Taking a Risk

Michelle Clayton sits quietly on the carpet, legs crossed, hands folded in her lap. She’s 26 years old and, momentarily, in charge of a group of 6- to 9-year-olds sitting before her. They’re excited. Their morning work is finished, and it’s time for their weekly swimming session at the O’Connor Sports Center pool. They squirm a bit as they anticipate being called, but they wait, all eyes on her.

“OK. If your name has the letter ‘J’ in it, you may go,” she says slowly. A handful jump up and walk—very fast—to get their swimming bags in the other room and then line up by the door. In a few minutes, they’re all gone, led out of the bright, well-lit, clean-carpeted room, and Clayton turns to her red writing folder to grade the children’s work. Light streams in through large picture windows and the glass-paned door.

Clayton is a teacher’s assistant and student intern in the Xavier Montessori Lab School and one of 40 teachers to graduate from Xavier this year with a degree in Montessori education. She joins a continuing legion of teachers certified by the American Montessori Society and trained by the program that founded Montessori teacher education in the United States 40 years ago. Since 1965, the University has graduated about 1,600 Montessori teachers.

In the early 1960s, Montessori-based education was not well known in the U.S. outside of New York, where the American Montessori Society was founded. Martha McDermott was teaching at Ohio’s first Montessori school in Cleveland, while Hilda Rothschild, an early Montessori educator, opened Cincinnati’s first Montessori school. Interest in Montessori education was growing, and they needed teachers to fill the demand. So in 1965, Rothschild convinced Raymond McCoy, then dean of Xavier’s graduate school, to start a Montessori teacher education program. Rothschild brought McDermott to Xavier to teach in the lab school and the graduate program. Since then, Xavier has been at the forefront of Montessori teacher education nationwide.

“Xavier was the foundation of Montessori,” says McDermott. “Hilda Rothschild saw that this training needed a university base and came to Xavier. The University took a risk.”

By 1975, Xavier had secured a grant and, in conjunction with the Cincinnati Public Schools, opened the first public Montessori school in the country. It still operates as Sands Montessori.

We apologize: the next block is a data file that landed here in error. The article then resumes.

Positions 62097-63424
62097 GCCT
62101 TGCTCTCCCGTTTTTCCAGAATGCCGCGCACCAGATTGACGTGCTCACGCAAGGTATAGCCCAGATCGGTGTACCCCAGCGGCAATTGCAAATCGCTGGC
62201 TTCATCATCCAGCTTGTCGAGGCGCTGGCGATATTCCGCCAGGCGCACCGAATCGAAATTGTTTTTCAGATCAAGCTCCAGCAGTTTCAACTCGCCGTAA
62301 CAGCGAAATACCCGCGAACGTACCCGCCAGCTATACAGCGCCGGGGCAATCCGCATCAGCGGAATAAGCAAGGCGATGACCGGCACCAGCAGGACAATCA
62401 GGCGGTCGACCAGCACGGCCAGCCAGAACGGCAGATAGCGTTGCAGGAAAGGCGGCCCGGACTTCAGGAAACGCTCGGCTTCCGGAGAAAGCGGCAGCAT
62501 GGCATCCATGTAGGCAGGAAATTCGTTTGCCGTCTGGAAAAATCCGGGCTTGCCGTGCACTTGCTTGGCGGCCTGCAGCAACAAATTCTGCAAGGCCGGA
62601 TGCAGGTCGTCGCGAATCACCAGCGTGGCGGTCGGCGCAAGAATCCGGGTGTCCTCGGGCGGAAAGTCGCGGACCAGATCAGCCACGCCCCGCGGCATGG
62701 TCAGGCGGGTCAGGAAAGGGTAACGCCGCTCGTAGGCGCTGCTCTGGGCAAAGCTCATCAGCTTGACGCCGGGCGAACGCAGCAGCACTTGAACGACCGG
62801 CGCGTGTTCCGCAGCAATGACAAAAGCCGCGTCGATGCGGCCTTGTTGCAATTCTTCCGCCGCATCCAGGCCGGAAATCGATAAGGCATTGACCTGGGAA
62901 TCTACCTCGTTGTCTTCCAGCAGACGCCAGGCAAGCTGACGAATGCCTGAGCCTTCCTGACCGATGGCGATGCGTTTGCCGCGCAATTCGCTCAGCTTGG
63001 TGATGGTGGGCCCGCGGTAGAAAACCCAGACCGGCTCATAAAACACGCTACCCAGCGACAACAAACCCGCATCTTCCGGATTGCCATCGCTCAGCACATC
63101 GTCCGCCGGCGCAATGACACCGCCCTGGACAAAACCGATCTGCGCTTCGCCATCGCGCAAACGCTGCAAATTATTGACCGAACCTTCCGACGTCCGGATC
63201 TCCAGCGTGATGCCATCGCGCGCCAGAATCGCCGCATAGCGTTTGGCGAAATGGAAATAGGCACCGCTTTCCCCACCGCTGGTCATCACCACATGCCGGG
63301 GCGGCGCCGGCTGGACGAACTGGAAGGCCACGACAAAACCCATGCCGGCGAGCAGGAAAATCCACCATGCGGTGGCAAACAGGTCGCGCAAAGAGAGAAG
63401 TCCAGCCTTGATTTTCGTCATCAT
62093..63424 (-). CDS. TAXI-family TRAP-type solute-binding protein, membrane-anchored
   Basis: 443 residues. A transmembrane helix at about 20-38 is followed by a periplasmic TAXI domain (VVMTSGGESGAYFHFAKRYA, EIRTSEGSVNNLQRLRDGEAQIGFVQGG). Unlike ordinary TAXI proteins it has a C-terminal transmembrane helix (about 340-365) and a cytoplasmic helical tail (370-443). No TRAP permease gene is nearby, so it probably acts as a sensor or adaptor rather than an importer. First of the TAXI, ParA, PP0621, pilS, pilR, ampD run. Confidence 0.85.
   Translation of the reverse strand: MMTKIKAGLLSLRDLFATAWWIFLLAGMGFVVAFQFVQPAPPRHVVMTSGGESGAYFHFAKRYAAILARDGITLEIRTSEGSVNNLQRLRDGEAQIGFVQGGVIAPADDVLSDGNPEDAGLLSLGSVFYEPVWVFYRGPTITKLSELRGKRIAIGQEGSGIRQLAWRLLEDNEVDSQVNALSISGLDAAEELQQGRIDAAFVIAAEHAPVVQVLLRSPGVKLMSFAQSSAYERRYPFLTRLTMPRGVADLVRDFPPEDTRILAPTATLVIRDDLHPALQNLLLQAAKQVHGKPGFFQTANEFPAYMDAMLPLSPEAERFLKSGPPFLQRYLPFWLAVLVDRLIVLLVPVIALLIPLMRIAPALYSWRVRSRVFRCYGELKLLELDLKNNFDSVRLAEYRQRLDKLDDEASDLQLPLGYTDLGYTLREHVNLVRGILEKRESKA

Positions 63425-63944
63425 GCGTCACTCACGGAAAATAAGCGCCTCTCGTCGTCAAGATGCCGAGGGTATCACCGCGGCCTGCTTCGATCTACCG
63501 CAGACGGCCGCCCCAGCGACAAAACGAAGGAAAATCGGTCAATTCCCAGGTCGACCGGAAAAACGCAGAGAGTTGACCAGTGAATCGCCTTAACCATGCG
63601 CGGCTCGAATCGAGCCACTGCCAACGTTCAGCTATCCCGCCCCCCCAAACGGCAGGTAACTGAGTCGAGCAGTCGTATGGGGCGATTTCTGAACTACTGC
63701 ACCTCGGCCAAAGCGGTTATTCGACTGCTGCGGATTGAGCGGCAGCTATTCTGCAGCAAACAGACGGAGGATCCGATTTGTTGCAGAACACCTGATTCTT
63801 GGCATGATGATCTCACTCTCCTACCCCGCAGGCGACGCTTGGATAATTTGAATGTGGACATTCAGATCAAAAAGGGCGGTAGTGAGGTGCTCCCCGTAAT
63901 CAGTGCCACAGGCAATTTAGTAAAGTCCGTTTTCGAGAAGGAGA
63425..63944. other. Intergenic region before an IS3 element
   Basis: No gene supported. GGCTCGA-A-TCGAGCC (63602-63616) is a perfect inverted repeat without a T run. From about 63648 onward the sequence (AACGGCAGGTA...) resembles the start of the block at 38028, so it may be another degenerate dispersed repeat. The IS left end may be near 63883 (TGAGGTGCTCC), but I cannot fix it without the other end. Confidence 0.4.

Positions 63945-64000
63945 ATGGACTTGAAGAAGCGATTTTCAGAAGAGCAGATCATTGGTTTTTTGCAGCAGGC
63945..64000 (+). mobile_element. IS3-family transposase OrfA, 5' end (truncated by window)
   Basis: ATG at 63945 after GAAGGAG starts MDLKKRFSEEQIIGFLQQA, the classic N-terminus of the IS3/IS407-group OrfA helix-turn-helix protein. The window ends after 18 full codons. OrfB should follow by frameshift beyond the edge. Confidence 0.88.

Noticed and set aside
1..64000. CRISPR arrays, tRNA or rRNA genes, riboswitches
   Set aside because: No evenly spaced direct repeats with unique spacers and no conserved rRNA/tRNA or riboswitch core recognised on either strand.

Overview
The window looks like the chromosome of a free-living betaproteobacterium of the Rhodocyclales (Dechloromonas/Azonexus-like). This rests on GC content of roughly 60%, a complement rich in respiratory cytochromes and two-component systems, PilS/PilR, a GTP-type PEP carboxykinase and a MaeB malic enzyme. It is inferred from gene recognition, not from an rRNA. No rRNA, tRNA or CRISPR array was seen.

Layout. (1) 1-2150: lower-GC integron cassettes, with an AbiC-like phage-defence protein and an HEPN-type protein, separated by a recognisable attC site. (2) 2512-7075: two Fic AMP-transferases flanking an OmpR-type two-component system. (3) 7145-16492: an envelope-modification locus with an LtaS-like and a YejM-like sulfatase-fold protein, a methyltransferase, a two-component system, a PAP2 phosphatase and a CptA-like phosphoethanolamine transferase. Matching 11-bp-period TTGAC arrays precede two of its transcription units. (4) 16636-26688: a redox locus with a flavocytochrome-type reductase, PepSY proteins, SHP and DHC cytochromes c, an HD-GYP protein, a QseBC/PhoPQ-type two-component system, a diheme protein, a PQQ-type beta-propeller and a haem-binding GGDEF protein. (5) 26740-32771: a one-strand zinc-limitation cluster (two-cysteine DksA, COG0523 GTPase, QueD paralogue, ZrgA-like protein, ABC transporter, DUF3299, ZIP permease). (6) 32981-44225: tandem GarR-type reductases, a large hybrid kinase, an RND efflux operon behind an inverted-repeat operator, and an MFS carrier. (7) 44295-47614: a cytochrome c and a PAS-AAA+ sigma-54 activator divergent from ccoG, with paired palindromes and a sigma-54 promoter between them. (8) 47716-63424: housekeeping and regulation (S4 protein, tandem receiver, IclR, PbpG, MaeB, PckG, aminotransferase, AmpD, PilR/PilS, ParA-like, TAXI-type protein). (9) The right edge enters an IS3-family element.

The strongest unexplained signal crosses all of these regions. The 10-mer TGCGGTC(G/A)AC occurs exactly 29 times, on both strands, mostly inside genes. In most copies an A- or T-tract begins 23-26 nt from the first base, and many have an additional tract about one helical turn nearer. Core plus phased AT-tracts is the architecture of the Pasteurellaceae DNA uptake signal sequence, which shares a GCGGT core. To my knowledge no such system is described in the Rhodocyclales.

Beth Bronsil has taken the program even further since becoming director in 1978. She helped mainstream the Montessori method into the public schools in Cincinnati and across the Midwest. She’s also worked with Taiwan and Korean school officials who regularly send tour groups of teachers to visit the Montessori schools in Cincinnati.

Most people who experience Montessori are smitten by its caring, child-centered approach. Developed by Italian doctor and educator Maria Montessori in the early 1900s, the method focuses on developing the whole child through respect and hands-on experiential learning. She believed children build themselves from their environment, and her work with institutionalized and poor children showed all children can benefit from that approach.

Montessori schools today are marked by their multi-age classrooms, open carpeted spaces and quiet reading areas. “In a traditional school, you sit at a desk and wait for others to finish, but in Montessori, you go on and learn more,” says Clayton, who moved to a traditional school after second grade. “When I was switched, I knew there was a difference, and Montessori offered a lot that I missed.”

Now, 40 years later, Bronsil notes the interest in Montessori education continues unabated. Nationally, there are about 1,000 schools. But she worries about the effect of mandated testing on the quality of Montessori schools. She recently spent time with students from Cincinnati’s Clark Montessori High School and was struck by their maturity and knowledge. Most had been in Montessori since preschool, and it made her think of Rothchild’s vision 40 years ago.